Finding and Fixing Five Kinds of Architectural Technical Debt
Software architects have lacked the observability and tooling to understand, track, and manage architectural technical debt, from dependency entanglements to dead code.
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Developers, architects, and application teams are constantly chasing technical debt. For better or worse, it’s a nagging problem that too often gets kicked down the road until it’s too late and application development slows down, new features slip, test cycles increase, and costs ramp up. In the most public situations, the applications tip over completely — like we’ve seen most recently at Southwest Airlines, Twitter, FAA, and others which never get publicized — but you know who you are. Technical debt takes on various forms from source code smells to security risks to the more serious issue of architectural technical debt. Great tools exist to scan for source code quality and security, but tracking, baselining, and detecting architectural drift has been hard due to the lack of observability, tooling, and best practices.
What exactly is architectural technical debt and why should I care? If you are an architect or developer responsible for maintaining and extending an older Java or .NET monolith, you probably are already deeply familiar with the problem. A monolithic application is actually defined by its architectural (monolithic) pattern which carries with it dense dependencies, long dependency chains, and in essence a big ball of mud that is opaque for any architect trying to understand and track. This is the essence of architectural technical debt: the class entanglements, deep dependencies, dead-code, long dependency chains, dense topologies, and lack of common code libraries that plague monoliths, older applications, and more recently even microservices that have begun to resemble monoliths themselves.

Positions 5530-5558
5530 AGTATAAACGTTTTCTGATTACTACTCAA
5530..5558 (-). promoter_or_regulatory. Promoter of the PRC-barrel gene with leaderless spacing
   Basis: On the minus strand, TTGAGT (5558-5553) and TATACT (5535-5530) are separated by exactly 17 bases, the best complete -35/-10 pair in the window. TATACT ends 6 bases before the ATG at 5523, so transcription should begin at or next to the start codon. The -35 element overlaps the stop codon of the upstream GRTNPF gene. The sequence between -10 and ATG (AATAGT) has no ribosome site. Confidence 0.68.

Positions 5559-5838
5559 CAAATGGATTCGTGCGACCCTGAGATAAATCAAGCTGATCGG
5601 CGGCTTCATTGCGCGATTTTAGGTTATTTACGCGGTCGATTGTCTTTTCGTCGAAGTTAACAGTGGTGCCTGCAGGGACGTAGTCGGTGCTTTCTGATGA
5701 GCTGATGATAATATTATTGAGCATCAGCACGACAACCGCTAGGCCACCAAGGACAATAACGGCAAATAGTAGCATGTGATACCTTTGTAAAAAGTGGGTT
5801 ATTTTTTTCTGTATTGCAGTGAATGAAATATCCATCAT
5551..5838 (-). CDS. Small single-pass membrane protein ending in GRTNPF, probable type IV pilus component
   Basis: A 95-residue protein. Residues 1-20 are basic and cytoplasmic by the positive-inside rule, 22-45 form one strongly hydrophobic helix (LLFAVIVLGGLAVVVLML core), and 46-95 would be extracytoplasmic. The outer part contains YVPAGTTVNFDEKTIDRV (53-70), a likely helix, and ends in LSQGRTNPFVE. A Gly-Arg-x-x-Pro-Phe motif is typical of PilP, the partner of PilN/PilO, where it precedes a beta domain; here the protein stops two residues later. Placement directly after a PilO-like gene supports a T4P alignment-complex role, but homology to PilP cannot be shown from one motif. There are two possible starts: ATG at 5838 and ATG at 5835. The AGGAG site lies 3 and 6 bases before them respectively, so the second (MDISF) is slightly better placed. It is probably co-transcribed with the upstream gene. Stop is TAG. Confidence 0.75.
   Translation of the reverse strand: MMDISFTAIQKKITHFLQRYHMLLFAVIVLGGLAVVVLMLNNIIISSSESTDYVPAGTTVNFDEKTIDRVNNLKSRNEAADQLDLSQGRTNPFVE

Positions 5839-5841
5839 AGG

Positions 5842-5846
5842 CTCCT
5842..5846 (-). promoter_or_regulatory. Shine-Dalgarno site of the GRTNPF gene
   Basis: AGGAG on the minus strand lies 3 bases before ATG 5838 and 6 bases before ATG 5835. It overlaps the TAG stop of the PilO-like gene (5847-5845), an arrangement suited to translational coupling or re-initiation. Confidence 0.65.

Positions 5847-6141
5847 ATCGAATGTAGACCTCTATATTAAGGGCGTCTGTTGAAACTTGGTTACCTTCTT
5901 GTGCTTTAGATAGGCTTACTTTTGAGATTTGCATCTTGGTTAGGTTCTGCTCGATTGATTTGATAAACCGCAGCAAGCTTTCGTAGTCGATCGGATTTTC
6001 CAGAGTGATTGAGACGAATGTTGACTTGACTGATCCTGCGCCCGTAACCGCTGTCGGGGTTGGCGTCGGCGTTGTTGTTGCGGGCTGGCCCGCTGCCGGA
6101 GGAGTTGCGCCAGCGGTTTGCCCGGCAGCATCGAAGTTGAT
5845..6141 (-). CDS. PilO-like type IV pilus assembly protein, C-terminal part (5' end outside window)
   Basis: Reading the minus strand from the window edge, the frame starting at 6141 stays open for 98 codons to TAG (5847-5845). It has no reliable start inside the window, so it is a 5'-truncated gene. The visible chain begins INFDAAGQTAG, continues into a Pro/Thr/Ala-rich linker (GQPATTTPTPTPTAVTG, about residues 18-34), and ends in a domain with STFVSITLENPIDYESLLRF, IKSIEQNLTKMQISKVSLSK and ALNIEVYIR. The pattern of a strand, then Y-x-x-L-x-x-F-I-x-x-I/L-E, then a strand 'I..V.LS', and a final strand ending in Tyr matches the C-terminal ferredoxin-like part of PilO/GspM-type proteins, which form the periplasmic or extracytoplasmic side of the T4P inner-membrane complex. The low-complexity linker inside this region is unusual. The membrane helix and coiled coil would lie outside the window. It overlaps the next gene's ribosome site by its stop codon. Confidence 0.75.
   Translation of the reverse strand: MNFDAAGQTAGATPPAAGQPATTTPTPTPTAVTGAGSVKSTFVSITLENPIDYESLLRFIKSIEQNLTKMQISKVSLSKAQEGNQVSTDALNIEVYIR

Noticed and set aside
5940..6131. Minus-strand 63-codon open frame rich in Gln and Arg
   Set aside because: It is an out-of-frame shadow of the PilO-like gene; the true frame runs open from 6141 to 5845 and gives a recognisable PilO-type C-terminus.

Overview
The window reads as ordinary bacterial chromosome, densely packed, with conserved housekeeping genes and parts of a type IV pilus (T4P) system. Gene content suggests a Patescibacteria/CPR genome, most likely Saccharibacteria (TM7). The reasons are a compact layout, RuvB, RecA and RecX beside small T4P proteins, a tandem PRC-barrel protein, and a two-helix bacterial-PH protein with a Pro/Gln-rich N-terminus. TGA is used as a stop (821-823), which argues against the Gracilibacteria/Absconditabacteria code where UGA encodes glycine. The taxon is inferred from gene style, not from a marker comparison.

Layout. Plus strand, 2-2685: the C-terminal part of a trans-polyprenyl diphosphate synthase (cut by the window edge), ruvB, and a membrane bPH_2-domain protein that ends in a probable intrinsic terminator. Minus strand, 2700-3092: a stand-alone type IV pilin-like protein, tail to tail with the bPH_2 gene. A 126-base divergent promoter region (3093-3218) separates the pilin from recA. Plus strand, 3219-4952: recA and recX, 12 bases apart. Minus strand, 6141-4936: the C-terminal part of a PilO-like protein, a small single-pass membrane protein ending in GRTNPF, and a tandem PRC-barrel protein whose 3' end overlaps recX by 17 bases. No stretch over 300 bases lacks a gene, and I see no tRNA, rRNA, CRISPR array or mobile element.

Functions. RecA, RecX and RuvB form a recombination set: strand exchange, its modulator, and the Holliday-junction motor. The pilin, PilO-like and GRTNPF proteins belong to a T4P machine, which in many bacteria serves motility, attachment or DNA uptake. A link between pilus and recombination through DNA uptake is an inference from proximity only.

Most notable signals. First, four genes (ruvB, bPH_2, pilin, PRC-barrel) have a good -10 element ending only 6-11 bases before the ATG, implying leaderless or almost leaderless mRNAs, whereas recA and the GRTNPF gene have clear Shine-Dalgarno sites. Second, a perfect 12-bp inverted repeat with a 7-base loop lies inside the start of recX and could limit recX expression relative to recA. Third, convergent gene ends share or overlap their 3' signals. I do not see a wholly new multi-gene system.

Software architects, up to this point, have lacked the observability and tooling to understand, track, and manage technical debt from their perspective. Architectural debt is NOT source code quality or cyclomatic complexity, although these are critical technical debt elements to track and manage. The problems cut much deeper, as these structural issues directly affect product quality, feature delivery lead time, and testing times. Academic research has highlighted how analyzing dependencies provides a primary predictor towards the complexity of rework, refactoring, and application modernization.
Architectural observability shines a light on application black boxes and ball-of-mud apps, making the opaque transparent, so architects can shift left into the ongoing software development lifecycle. This allows them to manage, monitor, and fix structural anomalies on an iterative, continuous basis before they blow up into bigger issues. Observable architecture starts with the tooling to first establish a baseline, set thresholds, and check for architectural drift to proactively detect critical anomalies.
Five Critical Forms of Architectural Debt to Track